• Energy Efficiency
  • Bring Your Own Device
  • Investor-Owned Utilities

Berkeley's Building Electrification Mandate Puts Strategic DSM Front of Mind: Part 2

Jessie Mehrhoff
Aug 02, 2019

Smart Cities 2

Part one of this blog series covered the July 2019 decision in California by the Berkeley City Council to mandate that all new residential low rise buildings exclude natural gas infrastructure, beginning January 2020. The City Council’s decision emphasizes the broader trend toward electrification seen throughout the global demand side management (DSM) market. While admirable from an emissions reduction standpoint, rapid and large-scale electrification of buildings can strain aging grid infrastructure.

The concept ofbeneficial or strategic electrification provides a solution to these concerns. This seeks to assist utilities and grid operators in designing programs with locational and time-specific programs to reduce concerns surrounding grid reliability that follow the deployment of technologies that rely on grid-delivered electricity.

Energy Efficiency’s New Role

As buildings like those in Berkeley become 100% electric energy efficiency programs will take new forms. Traditional efficiency programs will be focused on building retrofits and the replacement of inefficient appliances with newer, low energy ones (i.e., incandescent light bulbs replaced with LEDs). Beneficial electrification, however, provides new opportunities to revamp and more rapidly scale energy efficiency programs with a focus on both utility energy savings and improved customer satisfaction.

From hybrid electric water heaters to heat pumps to ENERGY STAR electric appliances, lowering technology prices will allow customers and building management companies to choose an appropriate technology from a greater variety of models. More of these efficient technologies can connect to the grid to provide customers with the opportunity to participate in Bring Your Own Device (BYOD) programs.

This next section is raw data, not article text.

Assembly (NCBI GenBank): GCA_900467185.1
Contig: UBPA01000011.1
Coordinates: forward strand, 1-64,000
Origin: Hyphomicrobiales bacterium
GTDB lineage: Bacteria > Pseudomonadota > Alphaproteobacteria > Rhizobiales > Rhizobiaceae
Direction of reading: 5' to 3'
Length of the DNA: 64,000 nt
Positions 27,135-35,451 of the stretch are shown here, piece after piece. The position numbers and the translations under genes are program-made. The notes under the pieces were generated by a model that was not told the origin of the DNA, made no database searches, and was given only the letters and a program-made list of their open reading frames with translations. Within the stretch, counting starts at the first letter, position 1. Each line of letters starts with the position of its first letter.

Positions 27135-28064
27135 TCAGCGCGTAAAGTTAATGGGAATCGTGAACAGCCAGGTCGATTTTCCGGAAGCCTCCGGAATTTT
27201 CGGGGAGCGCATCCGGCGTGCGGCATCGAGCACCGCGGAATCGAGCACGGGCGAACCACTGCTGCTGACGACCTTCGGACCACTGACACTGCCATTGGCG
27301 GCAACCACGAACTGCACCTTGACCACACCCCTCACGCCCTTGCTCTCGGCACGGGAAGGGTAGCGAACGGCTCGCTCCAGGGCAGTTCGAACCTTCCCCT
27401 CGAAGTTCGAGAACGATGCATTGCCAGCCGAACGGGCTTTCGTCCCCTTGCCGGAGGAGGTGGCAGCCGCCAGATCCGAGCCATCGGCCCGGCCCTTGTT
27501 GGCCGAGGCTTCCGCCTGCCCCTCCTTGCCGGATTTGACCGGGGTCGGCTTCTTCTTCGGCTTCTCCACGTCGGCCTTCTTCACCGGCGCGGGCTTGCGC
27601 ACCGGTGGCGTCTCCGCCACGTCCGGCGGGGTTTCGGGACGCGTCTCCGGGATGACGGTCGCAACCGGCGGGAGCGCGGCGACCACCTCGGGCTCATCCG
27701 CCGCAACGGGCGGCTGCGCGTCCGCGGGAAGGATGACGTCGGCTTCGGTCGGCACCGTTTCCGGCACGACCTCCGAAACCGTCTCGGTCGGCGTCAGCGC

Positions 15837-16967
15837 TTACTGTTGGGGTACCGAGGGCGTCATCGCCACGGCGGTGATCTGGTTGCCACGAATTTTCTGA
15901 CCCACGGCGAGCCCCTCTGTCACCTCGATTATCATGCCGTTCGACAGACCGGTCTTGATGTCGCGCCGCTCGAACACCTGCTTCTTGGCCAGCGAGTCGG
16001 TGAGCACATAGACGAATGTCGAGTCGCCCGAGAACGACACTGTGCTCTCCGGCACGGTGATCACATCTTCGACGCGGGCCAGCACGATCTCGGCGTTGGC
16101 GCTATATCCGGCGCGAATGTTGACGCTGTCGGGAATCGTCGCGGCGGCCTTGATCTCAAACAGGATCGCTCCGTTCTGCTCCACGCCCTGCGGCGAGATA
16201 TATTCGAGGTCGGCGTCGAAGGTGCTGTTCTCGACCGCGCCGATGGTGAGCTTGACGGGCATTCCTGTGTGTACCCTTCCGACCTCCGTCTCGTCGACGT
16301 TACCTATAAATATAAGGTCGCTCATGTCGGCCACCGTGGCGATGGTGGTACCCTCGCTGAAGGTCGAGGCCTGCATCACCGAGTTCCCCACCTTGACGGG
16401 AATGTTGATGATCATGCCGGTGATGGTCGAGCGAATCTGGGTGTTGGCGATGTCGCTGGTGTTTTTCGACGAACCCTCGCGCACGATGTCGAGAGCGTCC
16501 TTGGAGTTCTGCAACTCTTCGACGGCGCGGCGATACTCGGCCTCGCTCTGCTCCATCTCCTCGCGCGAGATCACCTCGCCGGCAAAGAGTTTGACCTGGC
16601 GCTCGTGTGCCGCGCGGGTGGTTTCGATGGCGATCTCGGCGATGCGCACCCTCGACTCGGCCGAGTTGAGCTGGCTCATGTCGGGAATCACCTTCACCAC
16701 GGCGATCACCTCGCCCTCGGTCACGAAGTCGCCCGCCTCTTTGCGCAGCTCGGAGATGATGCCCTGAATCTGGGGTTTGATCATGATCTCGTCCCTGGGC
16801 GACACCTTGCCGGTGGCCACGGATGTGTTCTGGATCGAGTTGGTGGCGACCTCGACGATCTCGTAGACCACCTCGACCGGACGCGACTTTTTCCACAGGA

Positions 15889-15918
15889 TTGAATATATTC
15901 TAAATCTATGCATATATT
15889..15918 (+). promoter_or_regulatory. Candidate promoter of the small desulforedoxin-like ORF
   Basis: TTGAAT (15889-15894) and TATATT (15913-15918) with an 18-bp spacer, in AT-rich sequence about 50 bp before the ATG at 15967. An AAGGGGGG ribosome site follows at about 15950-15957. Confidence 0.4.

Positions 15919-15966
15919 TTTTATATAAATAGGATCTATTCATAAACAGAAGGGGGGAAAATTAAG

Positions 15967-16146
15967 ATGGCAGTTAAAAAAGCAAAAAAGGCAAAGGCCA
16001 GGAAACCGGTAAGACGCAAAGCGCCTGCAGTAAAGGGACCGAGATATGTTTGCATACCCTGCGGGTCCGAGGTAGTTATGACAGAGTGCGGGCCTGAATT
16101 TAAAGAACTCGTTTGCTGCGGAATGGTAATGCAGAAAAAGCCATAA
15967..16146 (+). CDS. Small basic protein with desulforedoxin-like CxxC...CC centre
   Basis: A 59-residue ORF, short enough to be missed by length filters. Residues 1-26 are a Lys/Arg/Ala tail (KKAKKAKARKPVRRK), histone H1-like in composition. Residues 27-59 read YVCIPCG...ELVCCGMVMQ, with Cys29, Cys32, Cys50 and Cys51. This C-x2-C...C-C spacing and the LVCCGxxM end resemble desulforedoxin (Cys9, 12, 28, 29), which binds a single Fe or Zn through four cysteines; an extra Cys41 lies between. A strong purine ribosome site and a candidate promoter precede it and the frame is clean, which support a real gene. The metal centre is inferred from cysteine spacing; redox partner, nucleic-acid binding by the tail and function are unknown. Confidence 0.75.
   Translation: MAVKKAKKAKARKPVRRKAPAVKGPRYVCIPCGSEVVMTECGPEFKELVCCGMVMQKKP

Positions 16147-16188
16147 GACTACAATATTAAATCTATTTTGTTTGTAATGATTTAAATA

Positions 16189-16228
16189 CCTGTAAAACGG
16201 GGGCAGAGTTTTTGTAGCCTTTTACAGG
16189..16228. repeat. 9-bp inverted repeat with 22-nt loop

Some BYOD programs integrate energy efficiency with other DSM programs like demand response (DR). Investor-owned utilities (IOUs) have specific integrated DSM (IDSM) budgets in California. Where other states may not have specific IDSM budgets, IOUs are leveraging the installation of new devices like smart thermostats to drive energy efficiency and participation in DR programs.

New Business Models and Strategic Electrification Technologies

The integration of energy efficiency with other behind-the-meter (BTM) initiatives is not the only thing to drive beneficial electrification. My Guidehouse Insights colleagues Brett Feldman and William Tokash recently covered a slew of strategic electrification technologies poised to help green the grid in the 2019 issue of AESP Magazine.

Distributed solar PV tied to energy storage may be directly supporting building electrification. In markets like California or Arizona where excess solar generation is common midday, customers can store low cost solar energy onsite in storage systems. They can then draw from these storage systems when the grid moves toward an evening peak.

EVs in markets like Berkeley, California will continue to displace traditional fossil fuel-driven transportation. With appropriate residential and commercial charging infrastructure, EV batteries may also be able to charge at strategic times, off-taking excess power from the grid or charging at off-peak hours. Where vehicle-to-grid (V2G) two-way communication between battery storage and the larger electricity grid is still nascent, organizations like Pecan Street are testing V2G applications in US states such as California, Texas, and Colorado.

Policy and Technology Can Spur Innovation in Tandem

Technologies like solar plus storage and EVs are just a few of those driving of beneficial electrification. These tools can help to support city councils, like in Berkeley, as they move toward clean, distributed energy and reduced climate change emissions.

The Berkeley decision may ultimately prove to be a complimentary case of regulation and technological innovation, where both factors initiate the move toward a clean, intelligent grid. As more cities and states adopt local electrification legislation, the more rapid development of BTM technologies and associated grid operator programs will help to safely meet the growing demand for efficient, electric technologies.